Watch more cat videos on internet to be happy – study

Reuters/Vasily Fedosenko
Enjoy watching clips with Grumpy cat or Colonel Meow? Or do you feel “positive” just looking at Snoopy the Cat? Then don’t stop browsing YouTube for more adorable felines, as a recent study shows these videos are a form of low-cost pet therapy.

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At least 7,000 cat-lovers were questioned by assistant professor Jessica Gall Myrick from Indiana University Media School for her study entitled, “Emotion regulation, procrastination, and watching cat videos online: Who watches Internet cats, why, and to what effect?”

Myrick tested the motivations of participants “for consuming cat-related content,” be it for killing time or for treating a depression.

The study has been posted on ScienceDirect.com, a website for scientific, technical, and medical research. It is to be published in Computers in Human Behavior journal in November.

“Some people may think watching online cat videos isn’t a serious enough topic for academic research, but the fact is that it’s one of the most popular uses of the Internet today,” Myrick said.

Many of those who took part in the experiment said “they were more energetic and felt more positive after watching cat-related online media than before,” according to an online press release from the researcher’s university.

“They had fewer negative emotions, such as anxiety, annoyance and sadness, after watching cat-related online media than before.”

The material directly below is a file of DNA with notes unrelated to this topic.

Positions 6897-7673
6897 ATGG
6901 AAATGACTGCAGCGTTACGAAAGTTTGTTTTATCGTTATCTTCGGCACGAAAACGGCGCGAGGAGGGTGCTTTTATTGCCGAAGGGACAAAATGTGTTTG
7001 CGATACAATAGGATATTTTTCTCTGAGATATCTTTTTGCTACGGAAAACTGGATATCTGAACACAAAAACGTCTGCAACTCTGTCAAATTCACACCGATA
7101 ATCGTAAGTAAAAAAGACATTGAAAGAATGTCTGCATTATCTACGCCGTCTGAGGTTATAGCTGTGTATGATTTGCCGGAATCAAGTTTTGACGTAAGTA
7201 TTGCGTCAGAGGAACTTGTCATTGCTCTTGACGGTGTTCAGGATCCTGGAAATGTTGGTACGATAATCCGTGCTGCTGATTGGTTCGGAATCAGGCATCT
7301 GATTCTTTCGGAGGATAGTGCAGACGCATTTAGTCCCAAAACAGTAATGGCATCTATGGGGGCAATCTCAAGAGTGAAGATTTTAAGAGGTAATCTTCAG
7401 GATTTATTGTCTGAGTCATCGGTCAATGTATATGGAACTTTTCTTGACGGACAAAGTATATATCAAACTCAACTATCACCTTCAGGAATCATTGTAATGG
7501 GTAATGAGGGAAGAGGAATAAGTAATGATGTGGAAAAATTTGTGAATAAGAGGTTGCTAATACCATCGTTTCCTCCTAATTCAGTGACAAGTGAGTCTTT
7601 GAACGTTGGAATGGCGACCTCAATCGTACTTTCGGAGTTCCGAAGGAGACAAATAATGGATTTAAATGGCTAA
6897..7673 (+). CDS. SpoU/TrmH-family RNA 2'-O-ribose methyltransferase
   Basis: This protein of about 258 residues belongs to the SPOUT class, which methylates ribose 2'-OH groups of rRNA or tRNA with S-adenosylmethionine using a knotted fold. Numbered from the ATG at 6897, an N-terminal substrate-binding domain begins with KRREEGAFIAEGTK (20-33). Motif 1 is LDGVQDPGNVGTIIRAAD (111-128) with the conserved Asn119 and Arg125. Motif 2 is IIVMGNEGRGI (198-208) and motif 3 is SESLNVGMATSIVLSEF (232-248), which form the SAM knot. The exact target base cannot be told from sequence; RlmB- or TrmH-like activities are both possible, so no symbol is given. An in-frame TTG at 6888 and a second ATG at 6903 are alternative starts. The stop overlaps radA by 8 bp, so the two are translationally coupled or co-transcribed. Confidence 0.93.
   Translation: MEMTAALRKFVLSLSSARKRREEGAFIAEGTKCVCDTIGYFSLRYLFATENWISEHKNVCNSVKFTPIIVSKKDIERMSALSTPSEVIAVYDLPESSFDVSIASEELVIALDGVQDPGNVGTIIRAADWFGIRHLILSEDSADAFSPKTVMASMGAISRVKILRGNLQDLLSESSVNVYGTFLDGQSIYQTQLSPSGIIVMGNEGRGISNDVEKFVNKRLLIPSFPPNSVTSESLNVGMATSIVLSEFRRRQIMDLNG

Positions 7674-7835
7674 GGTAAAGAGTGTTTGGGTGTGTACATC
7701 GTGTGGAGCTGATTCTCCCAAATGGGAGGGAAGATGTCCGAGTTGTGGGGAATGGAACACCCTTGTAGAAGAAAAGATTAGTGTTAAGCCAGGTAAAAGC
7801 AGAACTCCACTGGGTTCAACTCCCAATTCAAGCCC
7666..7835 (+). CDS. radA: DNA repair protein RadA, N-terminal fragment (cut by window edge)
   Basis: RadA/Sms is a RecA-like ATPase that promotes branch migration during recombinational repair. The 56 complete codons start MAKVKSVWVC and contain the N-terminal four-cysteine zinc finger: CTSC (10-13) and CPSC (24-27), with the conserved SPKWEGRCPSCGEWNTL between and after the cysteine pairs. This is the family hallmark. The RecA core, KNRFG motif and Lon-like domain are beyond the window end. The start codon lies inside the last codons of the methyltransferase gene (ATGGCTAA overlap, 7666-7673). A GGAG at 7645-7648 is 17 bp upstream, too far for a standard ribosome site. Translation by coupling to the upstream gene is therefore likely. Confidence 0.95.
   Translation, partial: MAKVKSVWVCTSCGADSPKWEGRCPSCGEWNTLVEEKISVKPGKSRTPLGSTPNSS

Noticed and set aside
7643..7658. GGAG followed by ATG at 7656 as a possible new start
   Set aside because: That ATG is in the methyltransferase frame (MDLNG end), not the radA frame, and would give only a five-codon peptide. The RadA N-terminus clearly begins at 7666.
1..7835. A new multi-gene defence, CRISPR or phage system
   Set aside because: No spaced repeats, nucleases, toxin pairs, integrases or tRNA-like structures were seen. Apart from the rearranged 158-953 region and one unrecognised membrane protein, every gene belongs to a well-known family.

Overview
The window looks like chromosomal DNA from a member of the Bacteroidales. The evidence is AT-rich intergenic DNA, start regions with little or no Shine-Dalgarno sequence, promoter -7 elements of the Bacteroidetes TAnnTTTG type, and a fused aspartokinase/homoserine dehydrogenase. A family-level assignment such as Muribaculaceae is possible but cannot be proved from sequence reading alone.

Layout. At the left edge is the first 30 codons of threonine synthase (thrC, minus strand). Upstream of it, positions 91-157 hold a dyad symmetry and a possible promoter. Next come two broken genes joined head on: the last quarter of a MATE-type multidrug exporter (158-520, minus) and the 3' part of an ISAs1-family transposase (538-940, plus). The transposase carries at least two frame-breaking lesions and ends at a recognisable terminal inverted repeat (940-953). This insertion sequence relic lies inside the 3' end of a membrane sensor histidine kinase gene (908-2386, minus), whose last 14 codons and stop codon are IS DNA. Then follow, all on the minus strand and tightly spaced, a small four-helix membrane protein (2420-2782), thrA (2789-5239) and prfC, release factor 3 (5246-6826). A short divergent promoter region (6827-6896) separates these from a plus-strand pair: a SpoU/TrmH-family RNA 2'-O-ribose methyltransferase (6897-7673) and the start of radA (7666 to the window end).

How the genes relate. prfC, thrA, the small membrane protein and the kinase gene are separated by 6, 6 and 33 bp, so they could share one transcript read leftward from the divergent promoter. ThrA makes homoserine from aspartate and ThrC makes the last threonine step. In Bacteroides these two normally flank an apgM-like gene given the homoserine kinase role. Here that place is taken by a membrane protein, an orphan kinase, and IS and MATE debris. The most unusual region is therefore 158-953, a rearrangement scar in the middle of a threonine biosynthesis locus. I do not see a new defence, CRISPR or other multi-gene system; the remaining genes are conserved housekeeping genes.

According to the study, cat owners and people “with certain personality traits, such as agreeableness and shyness” are most likely to click on ‘cutie’ cat videos.

“Even if they are watching cat videos on YouTube to procrastinate or while they should be working, the emotional pay-off may actually help people take on tough tasks afterward,” Myrick said.

The researcher also says that watching videos of one’s furry friends can be “a form of low-cost pet therapy.”

Myrick believes that if the scientists really want to analyze the effects the internet has on people, they just “can’t ignore Internet cats anymore.”

“We all have watched a cat video online, but there is really little empirical work done on why so many of us do this, or what effects it might have on us…As a media researcher and online cat video viewer, I felt compelled to gather some data about this pop culture phenomenon.”

According to Indiana University Media School, more than two million cat videos were uploaded onto YouTube in 2014, with almost 26 billion views.

“Cat videos had more views per video than any other category of YouTube content,”
the university claims.

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